The truth about Affordable Care Act and your taxes

The ACA will have the biggest tax implications for those who received the Advance Premium Tax Credit?also known as a subsidy?or those who did not have health insurance coverage. There are a lot of changes to this year?s tax code?46 to be exact?as a result of the Affordable Care Act (ACA). What?s most important is to be aware if your taxes?and your annual refund?will be affected.

Tax experts at H&R Block address some common myths associated with the ACA and how they may impact your taxes.

Myth: If you chose not to have health insurance in 2014 and don?t qualify for an exemption, you will have to pay a penalty of $95.

Fact: The penalty for 2014 is calculated one of two ways. If you or members of your household don?t have health insurance that qualifies as minimum essential coverage, you?ll pay whichever amount is higher:

? $47 per child, $95 per adult, up to $285 per household

? 1 percent of annual household income less the filing threshold. In many cases this amount is actually higher and likely to be the amount of the fine that you will face.

Myth: If you have short-term medical coverage, accident or disability only, or travelers insurance, you don?t have to worry about the ACA.

Fact: Under the Affordable Care Act, almost everyone is required to have health insurance that meets the requirement for ?minimum essential coverage.?

Plans that meet this requirement include a health insurance plan through your job, federal or state Marketplace plan, COBRA or retirement plan, or a government plan like Medicare, Medicaid, TRICARE or CHIP.

If you don?t have one of these, you may face the ACA tax penalty.

Myth: I got my health insurance plan from the Marketplace and received a tax credit to help pay for my insurance premiums. I know this won?t impact my taxes because I already calculated my 2014 estimated income and submitted it at the time of enrollment.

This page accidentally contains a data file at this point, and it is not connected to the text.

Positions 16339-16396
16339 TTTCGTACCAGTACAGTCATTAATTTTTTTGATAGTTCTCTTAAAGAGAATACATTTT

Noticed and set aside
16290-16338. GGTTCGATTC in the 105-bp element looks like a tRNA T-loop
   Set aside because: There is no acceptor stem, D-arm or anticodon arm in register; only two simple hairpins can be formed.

Fact: If you and/or a member of your household received the Advance Premium Tax Credit in 2014, the credit will need to be reconciled when you file your taxes. The Advance Premium Tax Credit amount that you received was based on an estimate of your household income and your expected family size.

So when you file your taxes, the amount of Advance Premium Tax Credit you received will be reconciled against what you were actually eligible for based on your actual household income. This could impact your tax refund or taxes due.

For example, if you signed up for health insurance in the Marketplace and estimated your income at $38,000, you could receive a tax credit of $2,700 to help pay for insurance.

But let?s say you got a promotion and your actual income for the year came out to $46,000. In this scenario, your tax credit decreases to $1,500 and you will owe the difference at tax time, lowering your tax refund by $1,200.

Myth: The Advance Tax Credit I receive in 2014 is based on my 2013 income.

Fact: Your 2014 tax credit is based on your estimated income for 2014. If you provided an estimated income at the time of enrollment, you will need to reconcile your taxes.

Myth: I have two kids and neither my husband nor I have access to health insurance from our employers. I?m signing up for health insurance on the Market?place because the government will give me a subsidy to help me pay for my monthly premiums.

Fact: Whether or not you receive a tax credit from the government for purchasing insurance on the Market?place depends solely on your individual situation and your household income. Your income must fall within certain guidelines to qualify for a tax credit.

Myth: A tax credit, subsidy and advance are all different.

Fact: A tax credit, subsidy and advance all mean the same thing: government assistance in paying for health insurance plan premiums.

The ACA will have the biggest tax implications for those who received the Advance Premium Tax Credit?also known as a subsidy?or those who did not have health insurance coverage.

One way to plan ahead this tax season is to learn more about how the ACA might affect your tax refund by visiting an H&R Block office Jan. 8. Most H&R Block offices nationwide will be open from 9 a.m. to 9 p.m., so you can speak to an ACA specialist who can provide you with a no-charge ACA Tax Impact Analysis?your personalized review of how your taxes may be affected by the Affordable Care Act.

You can also visit the H&R Block ACA website for easy-to-understand ACA information, infographics, videos and FAQs.


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